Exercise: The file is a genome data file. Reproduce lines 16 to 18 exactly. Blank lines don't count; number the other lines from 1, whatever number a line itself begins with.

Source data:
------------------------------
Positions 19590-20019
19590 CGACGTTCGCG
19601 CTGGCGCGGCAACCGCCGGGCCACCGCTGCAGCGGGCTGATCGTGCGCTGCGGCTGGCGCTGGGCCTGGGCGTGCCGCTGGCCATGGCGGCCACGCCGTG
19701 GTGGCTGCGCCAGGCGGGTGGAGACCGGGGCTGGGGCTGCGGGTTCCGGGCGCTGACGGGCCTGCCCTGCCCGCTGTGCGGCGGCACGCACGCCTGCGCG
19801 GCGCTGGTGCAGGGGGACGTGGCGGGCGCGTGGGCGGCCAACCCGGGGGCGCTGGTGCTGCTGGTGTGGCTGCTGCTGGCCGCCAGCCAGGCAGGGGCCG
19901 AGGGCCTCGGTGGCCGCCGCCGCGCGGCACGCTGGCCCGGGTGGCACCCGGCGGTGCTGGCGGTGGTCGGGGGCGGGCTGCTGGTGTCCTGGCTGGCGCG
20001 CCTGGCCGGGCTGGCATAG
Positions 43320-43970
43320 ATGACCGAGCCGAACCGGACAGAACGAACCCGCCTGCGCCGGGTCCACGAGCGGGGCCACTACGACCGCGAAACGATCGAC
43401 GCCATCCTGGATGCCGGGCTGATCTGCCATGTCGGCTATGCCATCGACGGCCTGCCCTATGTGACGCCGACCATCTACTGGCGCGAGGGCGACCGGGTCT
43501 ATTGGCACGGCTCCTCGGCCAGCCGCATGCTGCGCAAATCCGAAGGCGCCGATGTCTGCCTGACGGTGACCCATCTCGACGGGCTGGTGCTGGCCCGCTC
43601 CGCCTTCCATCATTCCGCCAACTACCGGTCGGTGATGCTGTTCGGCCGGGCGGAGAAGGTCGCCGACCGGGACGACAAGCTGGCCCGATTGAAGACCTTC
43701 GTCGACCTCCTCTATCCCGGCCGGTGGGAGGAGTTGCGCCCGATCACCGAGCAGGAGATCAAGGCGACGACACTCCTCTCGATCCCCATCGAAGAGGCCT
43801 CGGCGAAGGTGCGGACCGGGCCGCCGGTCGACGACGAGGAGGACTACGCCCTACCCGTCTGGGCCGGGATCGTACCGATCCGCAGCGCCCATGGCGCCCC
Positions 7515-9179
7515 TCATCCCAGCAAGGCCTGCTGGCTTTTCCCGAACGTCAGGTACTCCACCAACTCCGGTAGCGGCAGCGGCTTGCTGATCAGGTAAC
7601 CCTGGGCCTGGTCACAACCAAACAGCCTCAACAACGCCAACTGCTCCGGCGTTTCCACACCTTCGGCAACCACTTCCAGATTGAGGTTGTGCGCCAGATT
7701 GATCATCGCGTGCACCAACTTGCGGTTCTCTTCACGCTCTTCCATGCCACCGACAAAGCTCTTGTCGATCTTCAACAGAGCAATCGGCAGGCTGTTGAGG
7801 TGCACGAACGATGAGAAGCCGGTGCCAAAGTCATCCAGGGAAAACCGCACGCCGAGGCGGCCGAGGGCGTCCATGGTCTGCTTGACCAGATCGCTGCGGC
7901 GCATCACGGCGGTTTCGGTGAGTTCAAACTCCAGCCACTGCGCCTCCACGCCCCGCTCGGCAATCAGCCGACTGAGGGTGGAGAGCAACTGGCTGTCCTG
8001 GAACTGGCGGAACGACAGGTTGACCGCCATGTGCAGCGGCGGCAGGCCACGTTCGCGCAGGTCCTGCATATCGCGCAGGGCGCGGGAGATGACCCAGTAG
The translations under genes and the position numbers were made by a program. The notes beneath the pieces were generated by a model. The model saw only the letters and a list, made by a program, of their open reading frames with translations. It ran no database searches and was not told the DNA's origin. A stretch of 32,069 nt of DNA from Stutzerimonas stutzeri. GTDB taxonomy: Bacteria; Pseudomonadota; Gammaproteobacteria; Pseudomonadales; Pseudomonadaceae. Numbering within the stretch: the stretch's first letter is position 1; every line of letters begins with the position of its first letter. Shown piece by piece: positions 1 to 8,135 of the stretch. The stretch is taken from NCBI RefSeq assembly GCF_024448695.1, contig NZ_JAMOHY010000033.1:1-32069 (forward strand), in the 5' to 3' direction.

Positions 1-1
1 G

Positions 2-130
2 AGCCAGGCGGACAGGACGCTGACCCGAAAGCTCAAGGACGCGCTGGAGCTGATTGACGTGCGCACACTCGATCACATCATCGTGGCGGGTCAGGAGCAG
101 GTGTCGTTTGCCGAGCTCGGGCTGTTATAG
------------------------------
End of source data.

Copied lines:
7515 TCATCCCAGCAAGGCCTGCTGGCTTTTCCCGAACGTCAGGTACTCCACCAACTCCGGTAGCGGCAGCGGCTTGCTGATCAGGTAAC
7601 CCTGGGCCTGGTCACAACCAAACAGCCTCAACAACGCCAACTGCTCCGGCGTTTCCACACCTTCGGCAACCACTTCCAGATTGAGGTTGTGCGCCAGATT
7701 GATCATCGCGTGCACCAACTTGCGGTTCTCTTCACGCTCTTCCATGCCACCGACAAAGCTCTTGTCGATCTTCAACAGAGCAATCGGCAGGCTGTTGAGG